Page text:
• 21. cristae Cell Structure: (2e) Mitochondria Cell Structure: (2e) Mitochondria StructureStructure Sausage-shaped organelles Highly folded internal membrane (cristae) Double membrane FunctionFunction Carries out cellular respiration During respiration, Glucose is oxidised to release energy Energy stored in small molecules called ATP
  • 22. Cell Structure: (2f) Vacuole(s) Cell Structure: (2f) Vacuole(s) StructureStructure Fluid filled space enclosed by a membrane FunctionFunction Animal Cell •Many small vacuoles •Contains water and food substances • Usually exists temporarily Plant Cell •One large central vacuole •Contains cell sap (Dissolved substances e.g sugars, mineral salts and amino acids)
  • 23. Cell Structure: (2g) Centrioles Cell Structure: (2g) Centrioles FunctionFunction  Plays a part in cell division
  • 24. Cell Structure: (2h) Chloroplasts Cell Structure: (2h) Chloroplasts StructureStructure Disc-like structures found in leaf cells Contains a chlorophyll - green pigment FunctionFunction Carries out photosynthesis Chlorophyll absorbs light energy which is converted to chemical energy
  • 25. Cell Structure: (2) Plasma/Cell Membrane Cell Structure: (2) Plasma/Cell Membrane PropertiesProperties • Present in ALL living cells • Made up of fats and proteins • Porous • Partially permeable • Controls the exchange the substances between the cells and their environment
  • 26. Cellulose Cell Wall • Function –Provides shape to the plant cells –Protects cell from injury • Adaptation –Cellulose is a hard structure –Fully permeable
  • 27. Comparing plant and animal cellComparing plant and animal cellComparing plant and animal cellComparing plant and animal cell Plant Cell Animal Cell
  • 28. Cells Have Large Surface Area-to-Volume Ratio
  • 29. Observing Cells Microscopes are required to visualize cells. • Light microscopes – can magnify objects up to 1000 x – Light micrographs are colour images • Electron microscopes – can magnify objects up to 200 000 x – Electron micrographs are black-and-white images
  • 30. 2.1 Cell structure and organisation • Two ways of cutting a cell Longitudinal (top-down) Transverse (sideways)
  • 31. Endomembrane System • Putting it all together  DNA directs RNA synthesis  RNA exits nucleus through a nuclear pore into RER  ribosomes in RER synthesise protein  proteins travel along RER  proteins are modified in RER and lipids are made in SER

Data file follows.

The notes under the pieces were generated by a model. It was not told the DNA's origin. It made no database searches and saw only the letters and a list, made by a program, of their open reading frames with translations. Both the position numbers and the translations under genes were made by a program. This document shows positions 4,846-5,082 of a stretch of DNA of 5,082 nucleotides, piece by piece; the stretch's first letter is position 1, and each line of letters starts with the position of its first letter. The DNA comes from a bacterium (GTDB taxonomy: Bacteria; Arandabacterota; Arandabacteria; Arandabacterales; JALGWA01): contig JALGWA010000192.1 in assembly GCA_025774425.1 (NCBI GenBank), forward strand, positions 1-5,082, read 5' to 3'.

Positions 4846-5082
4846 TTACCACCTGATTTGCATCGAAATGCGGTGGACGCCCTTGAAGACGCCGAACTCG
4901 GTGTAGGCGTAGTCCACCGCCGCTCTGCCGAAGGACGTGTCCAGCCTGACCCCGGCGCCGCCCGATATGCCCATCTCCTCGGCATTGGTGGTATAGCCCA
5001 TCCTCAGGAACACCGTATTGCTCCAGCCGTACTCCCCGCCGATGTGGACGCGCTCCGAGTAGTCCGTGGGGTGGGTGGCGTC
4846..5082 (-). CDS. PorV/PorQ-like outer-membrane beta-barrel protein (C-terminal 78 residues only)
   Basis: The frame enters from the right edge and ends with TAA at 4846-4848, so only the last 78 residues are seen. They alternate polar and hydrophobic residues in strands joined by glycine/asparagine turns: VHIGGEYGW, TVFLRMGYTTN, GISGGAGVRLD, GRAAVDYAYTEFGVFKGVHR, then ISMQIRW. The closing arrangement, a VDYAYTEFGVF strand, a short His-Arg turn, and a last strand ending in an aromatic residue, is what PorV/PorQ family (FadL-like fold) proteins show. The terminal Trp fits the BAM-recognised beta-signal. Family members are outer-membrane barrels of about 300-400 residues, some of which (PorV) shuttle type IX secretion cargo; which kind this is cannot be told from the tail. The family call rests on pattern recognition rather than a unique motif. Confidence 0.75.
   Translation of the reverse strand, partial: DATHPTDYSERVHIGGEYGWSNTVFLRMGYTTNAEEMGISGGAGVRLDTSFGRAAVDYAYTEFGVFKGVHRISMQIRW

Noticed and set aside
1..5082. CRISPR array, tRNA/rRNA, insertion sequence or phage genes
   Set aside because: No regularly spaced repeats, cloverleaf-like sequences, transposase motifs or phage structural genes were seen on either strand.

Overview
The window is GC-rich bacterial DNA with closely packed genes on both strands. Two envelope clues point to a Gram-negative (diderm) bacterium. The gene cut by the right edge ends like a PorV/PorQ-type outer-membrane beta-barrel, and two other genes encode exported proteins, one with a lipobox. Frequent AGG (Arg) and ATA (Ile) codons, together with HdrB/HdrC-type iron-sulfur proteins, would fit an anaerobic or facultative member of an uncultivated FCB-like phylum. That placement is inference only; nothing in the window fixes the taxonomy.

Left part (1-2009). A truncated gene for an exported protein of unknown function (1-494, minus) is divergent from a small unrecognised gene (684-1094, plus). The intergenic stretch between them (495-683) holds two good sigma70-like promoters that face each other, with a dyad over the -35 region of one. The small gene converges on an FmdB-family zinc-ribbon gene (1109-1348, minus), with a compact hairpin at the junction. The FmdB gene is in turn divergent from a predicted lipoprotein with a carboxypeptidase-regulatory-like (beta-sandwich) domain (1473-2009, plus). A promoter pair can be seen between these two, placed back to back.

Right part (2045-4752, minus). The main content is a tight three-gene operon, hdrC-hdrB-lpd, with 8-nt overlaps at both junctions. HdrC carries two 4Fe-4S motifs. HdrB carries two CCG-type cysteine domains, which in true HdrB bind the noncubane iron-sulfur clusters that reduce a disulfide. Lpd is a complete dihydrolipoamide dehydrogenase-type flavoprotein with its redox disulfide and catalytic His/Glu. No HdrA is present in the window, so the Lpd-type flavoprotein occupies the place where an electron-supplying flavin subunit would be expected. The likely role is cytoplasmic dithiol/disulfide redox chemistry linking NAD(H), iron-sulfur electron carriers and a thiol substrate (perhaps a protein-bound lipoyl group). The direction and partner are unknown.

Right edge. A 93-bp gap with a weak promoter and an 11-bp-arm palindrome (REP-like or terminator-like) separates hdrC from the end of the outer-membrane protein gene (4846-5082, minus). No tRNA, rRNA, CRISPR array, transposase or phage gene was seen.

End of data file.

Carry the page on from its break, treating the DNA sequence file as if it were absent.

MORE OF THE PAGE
• 32. Endomembrane System • Putting it all together  vesicles containing the proteins and lipids bud off from the ER  ER vesicles merge with Golgi body  proteins and lipids enter Golgi body  each is fully modified as it passes through layers of Golgi body  modified products are tagged, sorted and bud off in Golgi vesicles
  • 33. Endomembrane System • Putting it all together  Golgi vesicles either merge with the plasma membrane and release their contents OR remain in the cell and serve a purpose
  • 34. Transport Pathway by ER & GA
  • 35. Differences between an animal cell and a plant cell Animal cell Plant cell Chloroplast absent Chloroplast present Cellulose cell wall absent Cellulose cell wall present Contains vacuoles which are small and numerous Contains one to a few large vacuoles filled with cell sap The cytoplasm fills the cell The cytoplasm is reduced to a thin lining Centrioles present Centrioles absent
  • 36. Division of Labour • In a multicellular organism, each type of cell specialises in performing one particular function. E.g. -The red blood cells in humans specialise in carrying oxygen around the body. -The guard cells in a plant regulates gaseous exchange. • Thus the functions of a multicellular organism as a whole are divided among its different specialised cells (performing a particular function efficiently). This dividing up of the functions is called division of labour.
  • 37. DifferentiationDifferentiation
  • 38. DifferentiationDifferentiation Red blood cell Muscle cell Epithelial cell Nerve cell Xylem vessel cell Root Hair cell
  • 39. Process in which cell becomes specialised and acquire special structures and functions. Process in which cell becomes specialised and acquire special structures and functions. DifferentiationDifferentiation